A Lot or a Little?
What you will—and won't—find in this book.
Parents Need to Know
Parents need to know that the ironic delivery of this preposterous story gives it a special charm, while the artwork, with its scratchy line work and humorous imagery, might have used Crictor's clever tongue as a brush.
Is It Any Good?
Much of the pleasure of this book has to do with composure. Crictor's cool, as though it is standard procedure for a snake to be posted to a French village from Africa. And Madame Bodot is, for the most part (after some mild flapping when she opens the package Crictor comes in) unflappably self-possessed as she introduces the boa into her daily routine. Aplomb -- even the word sounds French.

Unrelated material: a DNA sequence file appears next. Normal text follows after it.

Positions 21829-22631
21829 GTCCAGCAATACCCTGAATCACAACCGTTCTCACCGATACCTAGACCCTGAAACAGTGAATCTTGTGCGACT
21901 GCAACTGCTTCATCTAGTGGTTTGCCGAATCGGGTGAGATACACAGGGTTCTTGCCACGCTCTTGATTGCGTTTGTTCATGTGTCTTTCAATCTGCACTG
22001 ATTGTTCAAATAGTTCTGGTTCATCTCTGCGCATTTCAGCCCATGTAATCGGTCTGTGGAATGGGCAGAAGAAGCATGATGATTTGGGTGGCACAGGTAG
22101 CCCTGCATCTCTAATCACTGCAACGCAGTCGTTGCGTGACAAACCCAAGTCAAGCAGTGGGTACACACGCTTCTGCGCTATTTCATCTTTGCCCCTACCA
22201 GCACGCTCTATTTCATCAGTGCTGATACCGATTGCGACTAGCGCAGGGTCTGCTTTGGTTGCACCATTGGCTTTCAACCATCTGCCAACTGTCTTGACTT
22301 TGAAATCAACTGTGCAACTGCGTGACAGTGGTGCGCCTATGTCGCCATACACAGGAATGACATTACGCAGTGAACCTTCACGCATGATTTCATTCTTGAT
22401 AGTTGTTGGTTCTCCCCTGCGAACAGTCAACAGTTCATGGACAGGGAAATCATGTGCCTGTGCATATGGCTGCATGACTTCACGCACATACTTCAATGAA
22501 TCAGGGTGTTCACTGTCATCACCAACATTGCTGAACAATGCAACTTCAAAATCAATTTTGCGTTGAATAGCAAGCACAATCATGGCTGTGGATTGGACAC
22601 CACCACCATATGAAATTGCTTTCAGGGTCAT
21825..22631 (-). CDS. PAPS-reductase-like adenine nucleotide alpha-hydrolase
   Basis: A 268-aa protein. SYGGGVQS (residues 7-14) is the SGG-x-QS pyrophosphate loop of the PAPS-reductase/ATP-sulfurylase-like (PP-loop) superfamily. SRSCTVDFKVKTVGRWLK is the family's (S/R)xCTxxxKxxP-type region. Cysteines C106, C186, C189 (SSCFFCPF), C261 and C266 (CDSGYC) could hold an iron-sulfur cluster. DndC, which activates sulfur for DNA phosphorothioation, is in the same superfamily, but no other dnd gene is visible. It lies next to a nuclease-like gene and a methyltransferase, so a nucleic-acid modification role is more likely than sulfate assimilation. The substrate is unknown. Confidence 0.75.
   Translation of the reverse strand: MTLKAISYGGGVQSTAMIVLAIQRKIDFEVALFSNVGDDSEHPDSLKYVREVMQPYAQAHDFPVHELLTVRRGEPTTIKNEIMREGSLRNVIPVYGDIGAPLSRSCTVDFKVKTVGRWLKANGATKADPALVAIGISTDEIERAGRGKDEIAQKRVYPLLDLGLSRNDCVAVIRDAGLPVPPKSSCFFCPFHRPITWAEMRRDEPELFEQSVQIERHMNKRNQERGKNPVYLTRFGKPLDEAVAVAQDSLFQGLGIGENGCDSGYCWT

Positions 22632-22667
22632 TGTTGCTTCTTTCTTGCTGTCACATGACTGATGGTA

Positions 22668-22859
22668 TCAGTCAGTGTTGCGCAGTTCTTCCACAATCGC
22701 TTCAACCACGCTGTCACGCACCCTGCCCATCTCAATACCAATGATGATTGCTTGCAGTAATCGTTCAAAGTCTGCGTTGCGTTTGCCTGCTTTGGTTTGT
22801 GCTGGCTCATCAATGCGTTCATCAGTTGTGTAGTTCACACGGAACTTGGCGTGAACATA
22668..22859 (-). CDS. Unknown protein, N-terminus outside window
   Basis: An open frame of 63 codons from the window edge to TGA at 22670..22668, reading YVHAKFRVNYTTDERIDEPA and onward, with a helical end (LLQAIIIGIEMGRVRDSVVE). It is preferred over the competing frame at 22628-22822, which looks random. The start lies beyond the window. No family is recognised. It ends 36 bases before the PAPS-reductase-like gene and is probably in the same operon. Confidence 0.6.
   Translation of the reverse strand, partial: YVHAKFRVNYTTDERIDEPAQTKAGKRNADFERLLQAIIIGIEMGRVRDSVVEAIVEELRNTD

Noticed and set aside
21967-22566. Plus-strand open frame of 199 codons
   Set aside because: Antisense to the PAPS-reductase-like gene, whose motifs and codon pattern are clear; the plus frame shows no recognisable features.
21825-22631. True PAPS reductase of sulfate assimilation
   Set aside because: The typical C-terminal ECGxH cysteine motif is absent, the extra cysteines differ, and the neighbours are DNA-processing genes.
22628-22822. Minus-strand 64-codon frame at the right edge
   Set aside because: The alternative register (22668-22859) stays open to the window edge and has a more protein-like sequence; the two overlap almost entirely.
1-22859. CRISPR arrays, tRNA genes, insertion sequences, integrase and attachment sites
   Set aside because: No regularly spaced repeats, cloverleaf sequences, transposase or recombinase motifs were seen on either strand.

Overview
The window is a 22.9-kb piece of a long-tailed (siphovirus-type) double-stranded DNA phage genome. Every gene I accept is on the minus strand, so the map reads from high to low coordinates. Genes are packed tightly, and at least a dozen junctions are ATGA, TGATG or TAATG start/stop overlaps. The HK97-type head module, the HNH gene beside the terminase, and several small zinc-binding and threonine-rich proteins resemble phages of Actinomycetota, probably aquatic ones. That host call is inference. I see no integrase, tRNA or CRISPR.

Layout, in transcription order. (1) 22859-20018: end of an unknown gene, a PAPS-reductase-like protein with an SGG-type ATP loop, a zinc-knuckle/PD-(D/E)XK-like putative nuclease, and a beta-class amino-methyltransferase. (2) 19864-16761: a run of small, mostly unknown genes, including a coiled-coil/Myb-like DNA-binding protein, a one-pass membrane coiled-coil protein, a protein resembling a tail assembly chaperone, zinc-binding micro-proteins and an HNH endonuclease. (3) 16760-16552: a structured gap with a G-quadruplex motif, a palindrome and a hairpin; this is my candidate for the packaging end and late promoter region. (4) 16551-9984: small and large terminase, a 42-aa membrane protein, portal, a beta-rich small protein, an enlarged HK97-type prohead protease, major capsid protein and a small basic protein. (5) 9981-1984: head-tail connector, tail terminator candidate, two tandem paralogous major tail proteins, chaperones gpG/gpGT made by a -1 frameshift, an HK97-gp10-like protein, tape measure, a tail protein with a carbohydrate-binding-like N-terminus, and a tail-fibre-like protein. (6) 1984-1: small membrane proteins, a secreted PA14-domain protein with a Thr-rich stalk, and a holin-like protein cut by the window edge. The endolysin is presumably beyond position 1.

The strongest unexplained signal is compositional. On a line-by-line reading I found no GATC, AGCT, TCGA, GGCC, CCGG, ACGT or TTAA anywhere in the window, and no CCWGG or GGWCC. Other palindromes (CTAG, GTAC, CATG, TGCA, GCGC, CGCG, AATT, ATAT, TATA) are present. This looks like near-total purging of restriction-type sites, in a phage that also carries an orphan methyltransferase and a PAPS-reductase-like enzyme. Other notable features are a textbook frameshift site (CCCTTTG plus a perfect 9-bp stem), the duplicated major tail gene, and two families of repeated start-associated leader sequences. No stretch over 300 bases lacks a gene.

Tomi Ungerer's artwork has that beguiling and otherworldly pen-and-ink charm reminiscent of Shel Silverstein and Edward Gorey. It is a world of creaky, economical lines, slightly off true, just like how you wanted your grandmother's house to be. And you can't help but grin that it is a snake that lies behind the learning of those letters and numbers, a snake on the page being worth any number in the grass.
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